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how not to be a sexist jerk

With all the furore and discussion that’s been kicked up around Prime Minister Julia Gillard’s misogyny speech and Tracey Spicer’s letter to Mr Sexist, I’ve been thinking a lot about what it all means. I’ve been trawling message boards and online newspapers to see what’s being said. What’s come out of it is that 1: people who comment on online newspaper articles love a bit of moral outrage, 2: my favourite football team is in a serious pickle and 3: sexism and feminism are still big confusing items for many people.

Now, if you are sexist or think feminism is just a bunch of hairy, shouty lesbians, fine. Do us a favour though, and please take a look at these ways to not be a big jerk about it.

The biggest issue most people have with feminism is that it seems that women want everything. Not only do we want to be considered equal to men, but we still want men to buy us dinners and jewellery and hold the door open for us. MADNESS. Women need to make up their minds. Check out some of the comments on this article about whether we do ask for too much

The thing is that all these commenters seem to be confused about what equality is. They think that women deserve equality if we act like men. That’s not equality! That’s to equality what One Direction are to the Beatles. A poor substitute that tries, but misses the mark. What most of us actually want is equal value placed on feminine traits and masculine traits, whichever sex happens to be displaying them at the time.

So yes, I would like to be appreciated for my intelligence and business skills (assuming I develop those at some point in the future), but that doesn’t mean I don’t want to be made to feel feminine and lady-like sometimes (assuming I develop those traits at some point in the future). Or just stop taking women’s choices on how they want to act as somehow tied directly to your masculinity. That works too.

Some sexist people don’t even know that they’re being sexist. Maybe they’ve gone so far down the political correctness route that they’ve ceased making sense. Politically correct doesn’t automatically equal true. Sometimes, it just looks patronising and awkward. That first one is a big jerk trait. Let’s stay well away from being patronising. The sort of thing I’m talking about here was displayed on that hard-hitting current affairs program, Today Tonight. They did a little good news story on women who had started businesses that they ran from home. These women not only had started their own successful businesses, but… drum roll, please… They had children. Plot twist! They are not only entrepreneurs but mums as well! And the term ‘mumtrepeneur’ was born.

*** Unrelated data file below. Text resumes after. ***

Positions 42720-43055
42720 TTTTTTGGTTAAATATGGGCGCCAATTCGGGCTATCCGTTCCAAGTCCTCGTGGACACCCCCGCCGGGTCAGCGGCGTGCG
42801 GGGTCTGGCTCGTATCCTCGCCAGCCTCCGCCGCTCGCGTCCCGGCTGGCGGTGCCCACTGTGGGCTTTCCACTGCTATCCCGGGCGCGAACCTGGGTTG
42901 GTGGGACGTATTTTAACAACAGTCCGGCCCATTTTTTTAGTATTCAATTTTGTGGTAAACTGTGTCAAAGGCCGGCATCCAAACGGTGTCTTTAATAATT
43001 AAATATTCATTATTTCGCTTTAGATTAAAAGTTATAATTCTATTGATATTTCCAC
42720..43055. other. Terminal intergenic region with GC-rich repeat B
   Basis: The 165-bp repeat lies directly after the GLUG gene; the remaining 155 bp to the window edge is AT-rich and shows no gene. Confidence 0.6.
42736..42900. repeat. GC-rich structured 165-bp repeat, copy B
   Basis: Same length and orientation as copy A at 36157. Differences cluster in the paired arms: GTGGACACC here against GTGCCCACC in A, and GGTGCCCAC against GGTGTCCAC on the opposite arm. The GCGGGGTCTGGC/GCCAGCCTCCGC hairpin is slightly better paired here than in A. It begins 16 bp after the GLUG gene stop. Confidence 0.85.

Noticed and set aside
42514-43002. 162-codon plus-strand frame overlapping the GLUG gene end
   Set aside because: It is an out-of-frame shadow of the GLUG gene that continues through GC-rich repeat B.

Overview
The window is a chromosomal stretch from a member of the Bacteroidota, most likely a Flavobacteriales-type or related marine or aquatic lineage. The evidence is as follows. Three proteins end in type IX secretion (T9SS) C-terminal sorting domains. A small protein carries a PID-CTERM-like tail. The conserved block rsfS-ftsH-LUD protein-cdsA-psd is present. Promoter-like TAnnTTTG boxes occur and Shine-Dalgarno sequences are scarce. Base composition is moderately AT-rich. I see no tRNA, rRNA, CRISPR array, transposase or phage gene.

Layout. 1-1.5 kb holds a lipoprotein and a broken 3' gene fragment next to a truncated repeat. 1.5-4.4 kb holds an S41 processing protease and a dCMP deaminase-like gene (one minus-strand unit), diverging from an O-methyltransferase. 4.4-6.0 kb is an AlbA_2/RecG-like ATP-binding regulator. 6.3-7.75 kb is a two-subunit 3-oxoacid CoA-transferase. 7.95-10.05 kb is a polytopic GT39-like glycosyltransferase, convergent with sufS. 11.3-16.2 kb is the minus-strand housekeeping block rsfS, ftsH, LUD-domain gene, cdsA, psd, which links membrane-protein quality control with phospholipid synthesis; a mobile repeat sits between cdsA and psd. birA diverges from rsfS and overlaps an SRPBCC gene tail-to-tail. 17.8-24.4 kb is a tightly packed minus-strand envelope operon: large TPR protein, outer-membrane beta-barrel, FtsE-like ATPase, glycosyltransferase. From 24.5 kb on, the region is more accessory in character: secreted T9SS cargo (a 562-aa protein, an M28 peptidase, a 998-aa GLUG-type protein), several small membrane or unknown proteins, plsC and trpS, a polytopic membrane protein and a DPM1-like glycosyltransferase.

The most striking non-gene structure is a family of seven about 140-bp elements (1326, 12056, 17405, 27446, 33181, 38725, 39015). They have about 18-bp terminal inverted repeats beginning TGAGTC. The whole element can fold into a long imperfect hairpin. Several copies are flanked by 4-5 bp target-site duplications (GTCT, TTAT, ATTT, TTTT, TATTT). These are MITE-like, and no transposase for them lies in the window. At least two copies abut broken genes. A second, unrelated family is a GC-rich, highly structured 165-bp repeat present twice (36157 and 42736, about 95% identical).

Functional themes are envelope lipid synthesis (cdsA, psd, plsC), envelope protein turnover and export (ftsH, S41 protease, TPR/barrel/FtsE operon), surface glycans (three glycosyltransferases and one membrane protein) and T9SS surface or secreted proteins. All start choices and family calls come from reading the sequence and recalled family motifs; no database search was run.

People running Today Tonight, you don’t have to make up a feminised word. It is an impressive feat but now you’ve made it about her being a woman, rather than about her business or her skills. Good save.

Little things that will help you to avoid being hated from more open-minded people and those of us whose views have progressed since the 1950s include:

  • Try not to generalise. It’s not ALL women who have rejected your clammy advances in favour of alpha males, or ALL men who are undermining your pleas for equality. Generalising just makes you look confused, makes your argument less convincing, and you miss out on lots of lovely people who might actually be able to prove you wrong.
  • Don’t use homosexuality as an insult. No-one who has their head in the modern world is going to be insulted by that, because being gay isn’t a bad thing. If you’re going to insult someone, at least do it well.
  • Stop taking jokes so seriously. It’s one thing for someone to make a joke about their girlfriend making them a sandwich and a very different thing to actually think that she should. Know the difference and accept that sometimes politically incorrect jokes are funny. Awkward, but funny.

I’ll leave it here as this is at a serious risk of getting to be a rant that just ends in me repeating myself over and over again until I burn up in a fiery blaze. A pink blaze, for good measure and because I like being a hypocrite. Basically, if you are a generally sexist person, whether you are directing it at women, men or a person’s preferred gender for special night-time activities, think for a moment about whether it’s actually you that is the problem. And then shut your hole.

By Amy Sincock

This article first appeared on the author’s blog, here.

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